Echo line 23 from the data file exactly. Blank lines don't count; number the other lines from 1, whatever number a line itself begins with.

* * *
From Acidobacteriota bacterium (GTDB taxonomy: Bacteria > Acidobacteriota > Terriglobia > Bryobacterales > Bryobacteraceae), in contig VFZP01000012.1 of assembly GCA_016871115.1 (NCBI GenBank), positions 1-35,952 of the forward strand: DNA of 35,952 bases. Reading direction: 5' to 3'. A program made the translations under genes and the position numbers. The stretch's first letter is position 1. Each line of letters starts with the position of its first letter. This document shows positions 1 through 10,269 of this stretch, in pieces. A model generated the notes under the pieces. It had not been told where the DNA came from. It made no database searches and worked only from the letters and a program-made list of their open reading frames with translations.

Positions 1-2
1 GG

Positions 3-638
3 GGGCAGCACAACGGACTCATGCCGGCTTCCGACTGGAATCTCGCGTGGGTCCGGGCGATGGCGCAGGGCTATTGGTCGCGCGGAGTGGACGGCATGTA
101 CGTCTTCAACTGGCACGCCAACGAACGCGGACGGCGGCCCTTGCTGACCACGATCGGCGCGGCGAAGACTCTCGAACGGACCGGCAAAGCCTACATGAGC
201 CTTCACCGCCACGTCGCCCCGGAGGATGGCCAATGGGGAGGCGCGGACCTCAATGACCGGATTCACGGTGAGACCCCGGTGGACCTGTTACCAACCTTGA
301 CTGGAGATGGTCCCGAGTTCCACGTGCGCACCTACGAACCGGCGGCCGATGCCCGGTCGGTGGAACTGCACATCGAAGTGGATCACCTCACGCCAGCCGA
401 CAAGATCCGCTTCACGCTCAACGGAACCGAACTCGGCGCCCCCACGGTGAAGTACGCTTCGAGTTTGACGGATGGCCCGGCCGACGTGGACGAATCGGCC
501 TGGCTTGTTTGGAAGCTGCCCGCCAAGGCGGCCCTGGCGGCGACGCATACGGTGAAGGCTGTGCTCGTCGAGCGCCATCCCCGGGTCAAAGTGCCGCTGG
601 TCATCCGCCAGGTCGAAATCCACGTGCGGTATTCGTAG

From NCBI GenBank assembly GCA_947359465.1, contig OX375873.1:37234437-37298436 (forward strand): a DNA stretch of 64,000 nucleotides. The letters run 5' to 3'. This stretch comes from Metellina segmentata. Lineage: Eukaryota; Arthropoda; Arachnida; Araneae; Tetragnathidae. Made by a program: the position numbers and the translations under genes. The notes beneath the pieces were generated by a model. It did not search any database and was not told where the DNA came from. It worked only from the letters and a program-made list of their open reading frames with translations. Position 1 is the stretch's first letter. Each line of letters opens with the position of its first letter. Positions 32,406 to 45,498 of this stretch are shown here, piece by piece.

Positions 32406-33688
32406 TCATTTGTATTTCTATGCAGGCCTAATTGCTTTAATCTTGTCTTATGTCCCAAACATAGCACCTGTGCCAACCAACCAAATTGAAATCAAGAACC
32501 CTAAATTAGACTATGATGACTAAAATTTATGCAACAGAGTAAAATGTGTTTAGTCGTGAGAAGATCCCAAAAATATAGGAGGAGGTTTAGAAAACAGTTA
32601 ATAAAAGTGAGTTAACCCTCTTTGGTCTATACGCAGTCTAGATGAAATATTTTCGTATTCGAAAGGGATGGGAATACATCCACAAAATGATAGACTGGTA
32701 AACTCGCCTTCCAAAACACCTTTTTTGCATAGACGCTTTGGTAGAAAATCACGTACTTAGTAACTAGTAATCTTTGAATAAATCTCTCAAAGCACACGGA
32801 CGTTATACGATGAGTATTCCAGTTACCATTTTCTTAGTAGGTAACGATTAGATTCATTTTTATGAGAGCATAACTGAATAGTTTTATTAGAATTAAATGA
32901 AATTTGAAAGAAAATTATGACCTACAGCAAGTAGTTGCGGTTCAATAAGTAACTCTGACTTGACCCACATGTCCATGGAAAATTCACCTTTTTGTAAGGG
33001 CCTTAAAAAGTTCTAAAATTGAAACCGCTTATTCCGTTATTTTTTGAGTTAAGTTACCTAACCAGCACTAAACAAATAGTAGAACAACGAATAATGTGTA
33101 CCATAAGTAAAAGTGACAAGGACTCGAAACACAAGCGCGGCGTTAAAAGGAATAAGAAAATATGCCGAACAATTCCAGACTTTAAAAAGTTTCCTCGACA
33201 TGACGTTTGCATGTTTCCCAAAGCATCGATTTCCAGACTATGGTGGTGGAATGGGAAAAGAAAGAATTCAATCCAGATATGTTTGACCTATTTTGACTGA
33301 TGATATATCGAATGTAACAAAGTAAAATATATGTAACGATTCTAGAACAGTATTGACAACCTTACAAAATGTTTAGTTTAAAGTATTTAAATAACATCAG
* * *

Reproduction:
33301 TGATATATCGAATGTAACAAAGTAAAATATATGTAACGATTCTAGAACAGTATTGACAACCTTACAAAATGTTTAGTTTAAAGTATTTAAATAACATCAG